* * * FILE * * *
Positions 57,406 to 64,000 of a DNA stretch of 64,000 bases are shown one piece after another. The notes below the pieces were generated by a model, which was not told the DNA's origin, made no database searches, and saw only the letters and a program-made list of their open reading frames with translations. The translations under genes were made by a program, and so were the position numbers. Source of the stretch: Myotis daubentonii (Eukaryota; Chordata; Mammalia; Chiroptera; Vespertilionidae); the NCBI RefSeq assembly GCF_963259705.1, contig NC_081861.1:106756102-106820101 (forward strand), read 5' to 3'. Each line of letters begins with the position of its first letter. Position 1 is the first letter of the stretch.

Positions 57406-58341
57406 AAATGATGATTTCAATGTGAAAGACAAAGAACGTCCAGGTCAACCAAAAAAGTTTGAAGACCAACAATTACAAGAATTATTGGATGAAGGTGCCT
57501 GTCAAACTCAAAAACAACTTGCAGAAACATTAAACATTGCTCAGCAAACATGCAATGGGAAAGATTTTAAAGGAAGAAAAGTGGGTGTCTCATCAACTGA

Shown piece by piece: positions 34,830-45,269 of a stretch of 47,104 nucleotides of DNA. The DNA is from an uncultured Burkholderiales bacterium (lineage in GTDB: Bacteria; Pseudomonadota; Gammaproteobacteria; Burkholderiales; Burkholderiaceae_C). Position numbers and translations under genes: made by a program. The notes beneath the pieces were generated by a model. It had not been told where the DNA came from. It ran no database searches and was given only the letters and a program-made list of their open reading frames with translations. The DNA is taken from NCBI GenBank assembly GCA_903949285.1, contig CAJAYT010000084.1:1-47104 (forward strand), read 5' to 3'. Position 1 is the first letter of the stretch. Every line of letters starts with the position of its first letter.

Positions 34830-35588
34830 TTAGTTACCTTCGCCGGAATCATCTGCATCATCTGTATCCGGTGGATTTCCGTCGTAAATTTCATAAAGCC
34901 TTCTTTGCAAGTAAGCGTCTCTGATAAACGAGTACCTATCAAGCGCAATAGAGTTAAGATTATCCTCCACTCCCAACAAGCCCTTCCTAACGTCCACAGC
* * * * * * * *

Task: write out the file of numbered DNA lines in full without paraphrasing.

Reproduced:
Positions 57,406 to 64,000 of a DNA stretch of 64,000 bases are shown one piece after another. The notes below the pieces were generated by a model, which was not told the DNA's origin, made no database searches, and saw only the letters and a program-made list of their open reading frames with translations. The translations under genes were made by a program, and so were the position numbers. Source of the stretch: Myotis daubentonii (Eukaryota; Chordata; Mammalia; Chiroptera; Vespertilionidae); the NCBI RefSeq assembly GCF_963259705.1, contig NC_081861.1:106756102-106820101 (forward strand), read 5' to 3'. Each line of letters begins with the position of its first letter. Position 1 is the first letter of the stretch.

Positions 57406-58341
57406 AAATGATGATTTCAATGTGAAAGACAAAGAACGTCCAGGTCAACCAAAAAAGTTTGAAGACCAACAATTACAAGAATTATTGGATGAAGGTGCCT
57501 GTCAAACTCAAAAACAACTTGCAGAAACATTAAACATTGCTCAGCAAACATGCAATGGGAAAGATTTTAAAGGAAGAAAAGTGGGTGTCTCATCAACTGA

Shown piece by piece: positions 34,830-45,269 of a stretch of 47,104 nucleotides of DNA. The DNA is from an uncultured Burkholderiales bacterium (lineage in GTDB: Bacteria; Pseudomonadota; Gammaproteobacteria; Burkholderiales; Burkholderiaceae_C). Position numbers and translations under genes: made by a program. The notes beneath the pieces were generated by a model. It had not been told where the DNA came from. It ran no database searches and was given only the letters and a program-made list of their open reading frames with translations. The DNA is taken from NCBI GenBank assembly GCA_903949285.1, contig CAJAYT010000084.1:1-47104 (forward strand), read 5' to 3'. Position 1 is the first letter of the stretch. Every line of letters starts with the position of its first letter.

Positions 34830-35588
34830 TTAGTTACCTTCGCCGGAATCATCTGCATCATCTGTATCCGGTGGATTTCCGTCGTAAATTTCATAAAGCC
34901 TTCTTTGCAAGTAAGCGTCTCTGATAAACGAGTACCTATCAAGCGCAATAGAGTTAAGATTATCCTCCACTCCCAACAAGCCCTTCCTAACGTCCACAGC